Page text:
Dr. Borlaug was awarded the Nobel Peace Prize in 1970 for launching the "Green Revolution" in Asia and for his lifetime of work to help feed the hungry. From 1986 until his death Sept. 12, 2009, at age 95, he led the Sasakawa-Global 2000 Agriculture Program, a joint venture between the Sasakawa Africa Association and the Carter Center's Global 2000 program. The effort has helped more than 8 million small-scale farmers in 15 sub-Saharan African countries to increase crop production.
Born March 25, 1914, Dr. Borlaug was awarded his doctorate in plant pathology in 1942 by the University of Minnesota. He served at the Rockefeller Foundation as the scientist in charge of wheat improvement under the Cooperative Mexican Agriculture.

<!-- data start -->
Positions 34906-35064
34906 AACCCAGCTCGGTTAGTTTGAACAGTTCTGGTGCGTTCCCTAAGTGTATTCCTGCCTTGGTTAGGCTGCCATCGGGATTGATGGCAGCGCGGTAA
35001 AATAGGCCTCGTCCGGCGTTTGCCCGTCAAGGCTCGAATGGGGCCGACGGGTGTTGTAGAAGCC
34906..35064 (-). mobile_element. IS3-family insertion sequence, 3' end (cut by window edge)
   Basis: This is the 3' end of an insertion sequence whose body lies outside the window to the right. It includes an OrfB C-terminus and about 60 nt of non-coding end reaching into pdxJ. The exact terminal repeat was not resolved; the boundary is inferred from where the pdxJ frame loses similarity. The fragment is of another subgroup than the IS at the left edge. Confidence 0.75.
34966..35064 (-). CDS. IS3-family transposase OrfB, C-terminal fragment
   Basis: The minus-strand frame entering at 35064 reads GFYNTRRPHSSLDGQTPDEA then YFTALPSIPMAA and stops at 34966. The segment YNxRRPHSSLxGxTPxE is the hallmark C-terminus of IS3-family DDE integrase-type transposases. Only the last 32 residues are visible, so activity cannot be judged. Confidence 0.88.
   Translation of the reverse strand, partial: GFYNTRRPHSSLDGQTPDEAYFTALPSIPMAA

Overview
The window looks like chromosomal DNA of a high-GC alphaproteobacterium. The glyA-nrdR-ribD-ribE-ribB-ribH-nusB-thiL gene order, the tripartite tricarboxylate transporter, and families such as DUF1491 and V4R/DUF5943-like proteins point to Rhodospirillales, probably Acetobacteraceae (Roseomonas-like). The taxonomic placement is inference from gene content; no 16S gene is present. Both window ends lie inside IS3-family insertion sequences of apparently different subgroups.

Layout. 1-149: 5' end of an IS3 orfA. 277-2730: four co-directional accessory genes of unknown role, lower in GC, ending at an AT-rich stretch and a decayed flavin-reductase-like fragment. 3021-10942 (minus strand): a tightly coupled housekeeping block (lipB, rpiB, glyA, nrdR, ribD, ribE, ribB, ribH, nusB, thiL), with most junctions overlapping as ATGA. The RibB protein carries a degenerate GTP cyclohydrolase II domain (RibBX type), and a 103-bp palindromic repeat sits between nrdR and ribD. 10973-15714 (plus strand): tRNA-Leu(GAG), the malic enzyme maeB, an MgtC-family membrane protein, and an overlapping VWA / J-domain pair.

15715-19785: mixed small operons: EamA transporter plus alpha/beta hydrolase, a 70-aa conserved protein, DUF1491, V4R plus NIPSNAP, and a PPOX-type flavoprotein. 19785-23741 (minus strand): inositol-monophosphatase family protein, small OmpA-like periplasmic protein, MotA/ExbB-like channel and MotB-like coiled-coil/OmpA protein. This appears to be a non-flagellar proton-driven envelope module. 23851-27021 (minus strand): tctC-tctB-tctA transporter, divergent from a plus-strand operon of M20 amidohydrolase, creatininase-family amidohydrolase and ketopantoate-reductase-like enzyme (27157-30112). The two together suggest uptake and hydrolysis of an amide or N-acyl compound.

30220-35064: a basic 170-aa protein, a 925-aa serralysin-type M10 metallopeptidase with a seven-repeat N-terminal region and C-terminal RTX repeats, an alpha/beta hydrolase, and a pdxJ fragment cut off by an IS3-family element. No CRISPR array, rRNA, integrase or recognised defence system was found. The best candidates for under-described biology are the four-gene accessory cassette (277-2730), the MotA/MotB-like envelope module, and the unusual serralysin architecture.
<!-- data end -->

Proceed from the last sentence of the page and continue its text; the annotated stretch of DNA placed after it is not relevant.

With the establishment of the International Maize and Wheat Improvement Center in Mexico in the mid-1960s, he assumed leadership of the Wheat Program, a position he held until his official retirement in 1979. Since 1984, Dr. Borlaug has served at Texas A&M University as distinguished professor of international agriculture. President George W. Bush presented Dr. Borlaug with the National Medal of Science for Biological Sciences in February 2006.
He was awarded the Congressional Medal of Honor, the nation's highest civilian award, in July 2007 by President George W. Bush.